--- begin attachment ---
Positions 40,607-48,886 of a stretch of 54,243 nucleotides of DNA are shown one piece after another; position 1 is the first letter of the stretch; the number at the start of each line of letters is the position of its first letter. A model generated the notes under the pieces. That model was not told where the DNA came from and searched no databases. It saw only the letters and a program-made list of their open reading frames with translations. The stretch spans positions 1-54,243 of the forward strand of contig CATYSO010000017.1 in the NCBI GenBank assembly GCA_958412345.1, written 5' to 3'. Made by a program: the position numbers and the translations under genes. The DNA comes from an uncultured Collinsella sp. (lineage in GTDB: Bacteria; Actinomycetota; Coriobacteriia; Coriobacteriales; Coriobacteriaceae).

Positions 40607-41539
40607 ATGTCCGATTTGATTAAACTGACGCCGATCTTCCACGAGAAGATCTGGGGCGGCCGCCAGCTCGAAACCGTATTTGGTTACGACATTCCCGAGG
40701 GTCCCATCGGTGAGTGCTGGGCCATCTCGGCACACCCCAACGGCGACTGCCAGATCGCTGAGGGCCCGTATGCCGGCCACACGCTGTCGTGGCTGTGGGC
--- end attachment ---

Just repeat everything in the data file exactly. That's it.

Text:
Positions 40,607-48,886 of a stretch of 54,243 nucleotides of DNA are shown one piece after another; position 1 is the first letter of the stretch; the number at the start of each line of letters is the position of its first letter. A model generated the notes under the pieces. That model was not told where the DNA came from and searched no databases. It saw only the letters and a program-made list of their open reading frames with translations. The stretch spans positions 1-54,243 of the forward strand of contig CATYSO010000017.1 in the NCBI GenBank assembly GCA_958412345.1, written 5' to 3'. Made by a program: the position numbers and the translations under genes. The DNA comes from an uncultured Collinsella sp. (lineage in GTDB: Bacteria; Actinomycetota; Coriobacteriia; Coriobacteriales; Coriobacteriaceae).

Positions 40607-41539
40607 ATGTCCGATTTGATTAAACTGACGCCGATCTTCCACGAGAAGATCTGGGGCGGCCGCCAGCTCGAAACCGTATTTGGTTACGACATTCCCGAGG
40701 GTCCCATCGGTGAGTGCTGGGCCATCTCGGCACACCCCAACGGCGACTGCCAGATCGCTGAGGGCCCGTATGCCGGCCACACGCTGTCGTGGCTGTGGGC